Cleveland was left scrambling to fill Wednesday's starting slot after its pitching staff was unexpectedly taxed on Monday and Tuesday against New York. In order to help save the bullpen extra work, the Indians used right-hander Brett Myers -- the planned starter for Wednesday -- in relief in Tuesday's 14-1 loss.
Kluber, 26, made 12 starts as a rookie with Cleveland last season, going 2-5 with a 5.14 ERA. The right-hander made his season debut at Triple-A on Friday and picked up a win after holding Indianapolis to three runs on six hits over six innings. The Indians optioned Carlos Carrasco, Tuesday's starter, to Triple-A to make room for Kluber.
In the wake of the rainout, McAllister will start as planned on Thursday against the Yankees, followed by Justin Masterson (Friday against the White Sox), Ubaldo Jimenez (Saturday against the White Sox) and Myers (Sunday against the White Sox). Cleveland has a scheduled team off-day on Monday.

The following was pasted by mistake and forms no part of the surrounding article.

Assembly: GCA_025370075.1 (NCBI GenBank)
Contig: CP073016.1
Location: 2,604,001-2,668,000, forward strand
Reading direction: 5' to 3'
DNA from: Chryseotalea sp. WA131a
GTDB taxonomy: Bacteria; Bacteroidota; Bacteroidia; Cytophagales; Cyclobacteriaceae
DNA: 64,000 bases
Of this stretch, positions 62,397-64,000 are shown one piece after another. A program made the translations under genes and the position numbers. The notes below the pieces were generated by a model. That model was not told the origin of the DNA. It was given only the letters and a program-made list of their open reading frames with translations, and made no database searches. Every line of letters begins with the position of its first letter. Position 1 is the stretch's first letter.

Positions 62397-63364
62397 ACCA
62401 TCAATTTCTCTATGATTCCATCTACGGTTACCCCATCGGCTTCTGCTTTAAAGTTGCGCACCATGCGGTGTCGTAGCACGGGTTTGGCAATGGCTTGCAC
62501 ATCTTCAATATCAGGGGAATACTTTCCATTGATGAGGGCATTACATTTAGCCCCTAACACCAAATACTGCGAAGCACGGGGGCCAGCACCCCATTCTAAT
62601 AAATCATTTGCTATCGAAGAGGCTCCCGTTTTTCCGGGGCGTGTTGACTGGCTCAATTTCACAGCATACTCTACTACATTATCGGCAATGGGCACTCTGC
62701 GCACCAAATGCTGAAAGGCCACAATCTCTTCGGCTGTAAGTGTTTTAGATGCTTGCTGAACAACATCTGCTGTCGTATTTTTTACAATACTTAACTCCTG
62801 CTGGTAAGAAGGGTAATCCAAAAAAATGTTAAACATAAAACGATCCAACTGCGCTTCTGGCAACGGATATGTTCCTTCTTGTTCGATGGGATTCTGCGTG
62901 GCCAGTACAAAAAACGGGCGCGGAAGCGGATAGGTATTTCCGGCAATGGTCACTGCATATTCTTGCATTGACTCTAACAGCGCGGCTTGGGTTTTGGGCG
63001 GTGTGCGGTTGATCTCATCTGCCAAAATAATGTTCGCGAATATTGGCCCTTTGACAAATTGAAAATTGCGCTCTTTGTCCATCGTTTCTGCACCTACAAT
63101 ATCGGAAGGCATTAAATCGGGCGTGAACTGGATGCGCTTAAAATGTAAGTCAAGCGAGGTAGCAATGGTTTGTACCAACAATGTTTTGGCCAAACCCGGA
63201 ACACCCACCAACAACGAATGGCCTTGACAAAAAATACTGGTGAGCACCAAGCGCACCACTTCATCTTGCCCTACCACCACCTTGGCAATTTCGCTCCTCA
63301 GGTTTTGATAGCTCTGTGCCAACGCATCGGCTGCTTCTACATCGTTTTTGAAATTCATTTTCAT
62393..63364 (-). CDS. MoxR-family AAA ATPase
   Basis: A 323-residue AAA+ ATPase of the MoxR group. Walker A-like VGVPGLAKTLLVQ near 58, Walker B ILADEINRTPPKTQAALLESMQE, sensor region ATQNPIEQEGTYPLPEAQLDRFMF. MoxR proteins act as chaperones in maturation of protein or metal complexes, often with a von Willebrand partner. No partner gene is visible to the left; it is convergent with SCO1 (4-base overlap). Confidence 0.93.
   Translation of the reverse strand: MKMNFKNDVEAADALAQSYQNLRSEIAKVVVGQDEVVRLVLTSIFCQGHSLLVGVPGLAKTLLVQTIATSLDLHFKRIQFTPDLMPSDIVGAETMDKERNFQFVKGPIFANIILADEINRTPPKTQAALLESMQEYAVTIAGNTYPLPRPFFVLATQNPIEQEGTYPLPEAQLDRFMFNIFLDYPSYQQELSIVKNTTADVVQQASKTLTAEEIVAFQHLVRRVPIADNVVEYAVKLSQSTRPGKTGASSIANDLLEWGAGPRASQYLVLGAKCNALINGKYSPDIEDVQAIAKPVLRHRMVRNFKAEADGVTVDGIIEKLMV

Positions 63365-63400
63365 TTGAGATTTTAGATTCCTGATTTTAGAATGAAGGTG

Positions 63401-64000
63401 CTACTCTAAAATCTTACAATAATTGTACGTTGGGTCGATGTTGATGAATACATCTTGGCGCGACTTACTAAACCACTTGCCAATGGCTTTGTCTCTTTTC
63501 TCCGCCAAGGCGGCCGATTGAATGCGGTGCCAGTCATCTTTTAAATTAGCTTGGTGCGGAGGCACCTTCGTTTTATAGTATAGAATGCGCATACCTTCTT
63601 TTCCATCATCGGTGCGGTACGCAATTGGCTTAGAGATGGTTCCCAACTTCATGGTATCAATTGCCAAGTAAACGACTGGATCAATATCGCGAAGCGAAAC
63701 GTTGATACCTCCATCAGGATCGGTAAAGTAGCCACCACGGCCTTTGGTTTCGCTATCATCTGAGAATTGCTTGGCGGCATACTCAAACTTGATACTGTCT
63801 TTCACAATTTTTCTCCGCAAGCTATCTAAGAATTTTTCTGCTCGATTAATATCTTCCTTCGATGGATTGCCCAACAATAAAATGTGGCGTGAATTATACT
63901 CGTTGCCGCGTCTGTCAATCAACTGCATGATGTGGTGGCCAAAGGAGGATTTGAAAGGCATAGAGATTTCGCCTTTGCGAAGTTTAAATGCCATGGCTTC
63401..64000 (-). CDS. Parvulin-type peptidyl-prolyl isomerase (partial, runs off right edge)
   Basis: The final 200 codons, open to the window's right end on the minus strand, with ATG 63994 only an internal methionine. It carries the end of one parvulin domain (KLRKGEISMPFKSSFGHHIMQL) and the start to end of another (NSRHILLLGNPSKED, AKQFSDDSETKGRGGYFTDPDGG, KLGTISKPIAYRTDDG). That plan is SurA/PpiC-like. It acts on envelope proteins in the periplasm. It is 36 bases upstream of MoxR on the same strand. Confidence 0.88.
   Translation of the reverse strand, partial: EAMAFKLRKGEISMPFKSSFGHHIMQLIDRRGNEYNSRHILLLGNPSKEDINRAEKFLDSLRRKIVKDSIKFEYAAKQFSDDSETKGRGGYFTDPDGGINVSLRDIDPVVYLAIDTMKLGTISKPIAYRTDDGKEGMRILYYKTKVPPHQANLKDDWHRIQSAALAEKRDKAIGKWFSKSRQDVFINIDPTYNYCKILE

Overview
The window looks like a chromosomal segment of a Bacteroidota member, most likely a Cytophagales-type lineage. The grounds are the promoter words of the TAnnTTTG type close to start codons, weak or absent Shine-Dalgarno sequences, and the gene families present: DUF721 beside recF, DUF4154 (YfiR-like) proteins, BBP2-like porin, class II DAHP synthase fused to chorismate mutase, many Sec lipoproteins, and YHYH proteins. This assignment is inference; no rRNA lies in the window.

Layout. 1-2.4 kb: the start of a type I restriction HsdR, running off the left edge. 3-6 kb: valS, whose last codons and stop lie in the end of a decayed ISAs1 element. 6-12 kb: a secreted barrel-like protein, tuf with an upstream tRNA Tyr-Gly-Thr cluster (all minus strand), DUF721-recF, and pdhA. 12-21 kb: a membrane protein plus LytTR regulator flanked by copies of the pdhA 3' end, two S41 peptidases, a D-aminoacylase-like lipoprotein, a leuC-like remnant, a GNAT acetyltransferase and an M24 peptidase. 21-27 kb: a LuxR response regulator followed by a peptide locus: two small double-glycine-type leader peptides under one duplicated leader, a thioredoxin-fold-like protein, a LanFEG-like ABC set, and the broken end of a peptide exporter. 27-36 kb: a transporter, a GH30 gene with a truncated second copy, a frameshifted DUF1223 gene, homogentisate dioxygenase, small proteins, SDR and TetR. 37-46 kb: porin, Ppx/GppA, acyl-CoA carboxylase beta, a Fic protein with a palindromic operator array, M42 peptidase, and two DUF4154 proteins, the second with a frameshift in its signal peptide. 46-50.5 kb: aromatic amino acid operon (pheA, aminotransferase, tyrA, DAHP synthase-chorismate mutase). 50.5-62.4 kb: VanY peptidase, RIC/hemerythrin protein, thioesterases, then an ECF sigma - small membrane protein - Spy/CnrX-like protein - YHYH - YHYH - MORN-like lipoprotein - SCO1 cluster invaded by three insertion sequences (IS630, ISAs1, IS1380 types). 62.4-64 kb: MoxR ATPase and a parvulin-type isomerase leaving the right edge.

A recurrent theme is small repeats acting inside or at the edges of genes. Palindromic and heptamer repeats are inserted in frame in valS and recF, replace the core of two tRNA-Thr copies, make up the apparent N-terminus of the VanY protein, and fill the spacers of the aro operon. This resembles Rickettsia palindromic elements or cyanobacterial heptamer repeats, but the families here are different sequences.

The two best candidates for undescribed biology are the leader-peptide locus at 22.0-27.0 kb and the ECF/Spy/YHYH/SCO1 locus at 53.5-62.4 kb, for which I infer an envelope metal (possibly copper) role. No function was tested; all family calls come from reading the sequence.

On Tuesday night, Carrasco -- making his first start since Aug. 3, 2011, following a comeback from Tommy John surgery on his right elbow -- was ejected in the fourth inning after hitting New York's Kevin Youkilis with a pitch. Carrasco gave up seven runs on seven hits, including two home runs, in just 3 2/3 innings.
Myers entered in relief and surrendered seven runs on 11 hits, including three home runs, over 5 1/3 innings.
One game earlier, Jimenez lasted only 4 1/3 innings in a disappointing showing against the Yankees in Monday's home opener for Cleveland.
"You try to take things that don't go right and make the best out of it," Indians manager Terry Francona said of the roster shuffling.
Masterson has opened the year strong with a 2-0 record and a 0.69 ERA, but the rest of the staff has struggled. Cleveland's other starters have combined to go 0-5 with an 8.70 ERA, allowing 27 earned runs on 32 hits over 30 innings (not including Myers' relief outing).
Jordan Bastian is a reporter for MLB.com. Read his blog, Major League Bastian, and follow him on Twitter @MLBastian. This story was not subject to the approval of Major League Baseball or its clubs.